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Challenging the Mountain and Building Brotherhood

Mount Whitney soars above the Sierra Nevada Mountain range in California as the highest point in the contiguous United States. Those who reach the summit - 14,505 above sea level - are rewarded with a panoramic view of untouched wilderness and a lasting sense of accomplishment. 

Since 2012, brothers from the Zeta Xi Chapter at the University of California, Davis, have participated in the chapter’s “Trekking for the Troops” event to scale Mount Whitney.

Hiking in groups of eight to 12 brothers, they complete the challenging climb by planting the Sigma Nu flag at the summit to memorialize their accomplishment. 

“Trekking for the Troops is about finding a bigger purpose beyond yourself,” said Mike Wheeler, Alumni Advisory Board Chairman and Chapter Advisor for Zeta Xi Chapter. “It’s teamwork and overcoming challenges and [realizing] if you can do this…you can do anything.”

The event serves as the chapter’s primary philanthropy, raising funds for organizations supporting military veterans, including the Wounded Warrior Project.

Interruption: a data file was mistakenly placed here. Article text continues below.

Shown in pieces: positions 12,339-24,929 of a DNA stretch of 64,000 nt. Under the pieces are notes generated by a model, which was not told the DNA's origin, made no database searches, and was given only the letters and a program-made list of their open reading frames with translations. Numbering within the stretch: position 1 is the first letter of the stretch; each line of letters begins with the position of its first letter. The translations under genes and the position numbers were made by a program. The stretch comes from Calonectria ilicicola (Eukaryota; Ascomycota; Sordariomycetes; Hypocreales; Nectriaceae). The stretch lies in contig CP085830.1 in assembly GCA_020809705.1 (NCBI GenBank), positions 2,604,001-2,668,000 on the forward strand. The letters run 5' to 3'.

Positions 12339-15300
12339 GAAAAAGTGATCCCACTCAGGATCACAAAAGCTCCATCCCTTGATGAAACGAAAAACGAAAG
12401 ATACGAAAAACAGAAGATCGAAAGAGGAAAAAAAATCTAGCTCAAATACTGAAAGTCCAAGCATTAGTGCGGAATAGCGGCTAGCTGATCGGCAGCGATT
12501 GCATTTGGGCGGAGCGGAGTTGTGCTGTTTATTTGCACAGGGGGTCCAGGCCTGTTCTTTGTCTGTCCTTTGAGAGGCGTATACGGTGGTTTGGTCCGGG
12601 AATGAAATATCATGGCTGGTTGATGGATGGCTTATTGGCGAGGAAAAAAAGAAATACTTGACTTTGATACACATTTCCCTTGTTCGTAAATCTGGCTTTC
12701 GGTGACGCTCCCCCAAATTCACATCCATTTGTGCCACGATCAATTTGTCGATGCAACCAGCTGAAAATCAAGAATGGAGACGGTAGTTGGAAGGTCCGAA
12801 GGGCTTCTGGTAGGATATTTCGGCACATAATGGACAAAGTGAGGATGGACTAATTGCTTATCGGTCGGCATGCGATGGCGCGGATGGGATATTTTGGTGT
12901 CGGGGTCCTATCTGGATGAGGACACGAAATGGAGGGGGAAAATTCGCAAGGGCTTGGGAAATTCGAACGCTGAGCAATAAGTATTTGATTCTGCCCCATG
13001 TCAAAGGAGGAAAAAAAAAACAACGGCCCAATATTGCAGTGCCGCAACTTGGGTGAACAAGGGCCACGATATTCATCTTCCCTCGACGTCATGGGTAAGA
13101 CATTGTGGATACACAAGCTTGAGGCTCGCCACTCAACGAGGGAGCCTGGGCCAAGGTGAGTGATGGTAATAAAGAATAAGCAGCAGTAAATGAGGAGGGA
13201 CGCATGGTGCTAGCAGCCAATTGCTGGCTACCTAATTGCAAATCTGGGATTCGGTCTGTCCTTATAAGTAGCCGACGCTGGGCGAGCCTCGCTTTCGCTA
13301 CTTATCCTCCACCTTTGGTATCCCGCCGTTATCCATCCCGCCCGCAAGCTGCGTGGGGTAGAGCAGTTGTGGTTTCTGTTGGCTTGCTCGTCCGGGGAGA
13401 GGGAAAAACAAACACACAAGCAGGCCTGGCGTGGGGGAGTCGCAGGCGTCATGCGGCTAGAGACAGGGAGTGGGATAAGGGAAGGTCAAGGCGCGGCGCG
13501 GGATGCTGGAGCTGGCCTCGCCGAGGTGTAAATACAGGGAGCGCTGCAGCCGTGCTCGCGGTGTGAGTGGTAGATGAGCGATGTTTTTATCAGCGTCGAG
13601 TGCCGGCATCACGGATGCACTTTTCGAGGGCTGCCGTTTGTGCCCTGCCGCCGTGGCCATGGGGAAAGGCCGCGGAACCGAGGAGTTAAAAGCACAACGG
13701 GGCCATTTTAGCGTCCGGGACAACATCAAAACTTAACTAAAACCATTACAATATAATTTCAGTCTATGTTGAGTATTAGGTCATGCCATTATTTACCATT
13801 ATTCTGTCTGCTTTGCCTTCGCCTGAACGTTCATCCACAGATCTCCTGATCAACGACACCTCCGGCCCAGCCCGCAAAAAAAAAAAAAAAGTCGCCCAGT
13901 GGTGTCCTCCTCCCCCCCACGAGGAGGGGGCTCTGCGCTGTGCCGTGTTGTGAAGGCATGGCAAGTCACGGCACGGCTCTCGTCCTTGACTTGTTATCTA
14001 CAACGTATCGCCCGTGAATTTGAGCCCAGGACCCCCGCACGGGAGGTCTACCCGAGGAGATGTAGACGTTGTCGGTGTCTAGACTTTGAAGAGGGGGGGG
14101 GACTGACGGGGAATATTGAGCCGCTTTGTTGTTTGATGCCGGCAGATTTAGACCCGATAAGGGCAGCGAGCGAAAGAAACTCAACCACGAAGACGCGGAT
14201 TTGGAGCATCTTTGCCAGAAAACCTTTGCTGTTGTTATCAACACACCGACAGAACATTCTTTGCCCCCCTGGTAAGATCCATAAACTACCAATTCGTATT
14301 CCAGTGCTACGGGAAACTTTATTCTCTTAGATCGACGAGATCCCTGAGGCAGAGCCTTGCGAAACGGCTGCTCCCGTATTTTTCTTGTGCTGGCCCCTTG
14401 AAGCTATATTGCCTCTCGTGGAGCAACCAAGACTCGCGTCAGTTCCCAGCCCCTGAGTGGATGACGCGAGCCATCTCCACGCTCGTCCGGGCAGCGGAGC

For the Zeta Xi chapter, conquering the majestic mountain is more than a bonding of brothers on the 10-day hike to the top. It represents the resiliency of brotherhood, the founding of Sigma Nu Fraternity, and the beginning and future of their chapter. 

Rebuilding with Purpose

The parallels between the challenging hike up Mount Whitney and the history of the Zeta Xi Chapter are symbolic. The first chapter opened in 1952 but lost its charter in the early 1990s after four decades on campus.

In 2009, Sigma Nu was back on campus, spurred by a sense of purpose and a 400-page petition from the founding brothers of the Zeta Xi Chapter. 

The petition included Zeta Xi’s commitment to Sigma Nu Fraternity to become a Rock Chapter. That vision soon became a reality. At this year’s 70th Grand Chapter, Zeta Xi was awarded its 6th Rock Chapter Award. 

Wheeler believes much of the chapter’s success is tied to the Trekking for the Troops event, which began in 2012, just three years after the chapter was established. The principles of mountain climbing aligned with the chapter’s goals of teamwork and leading with purpose.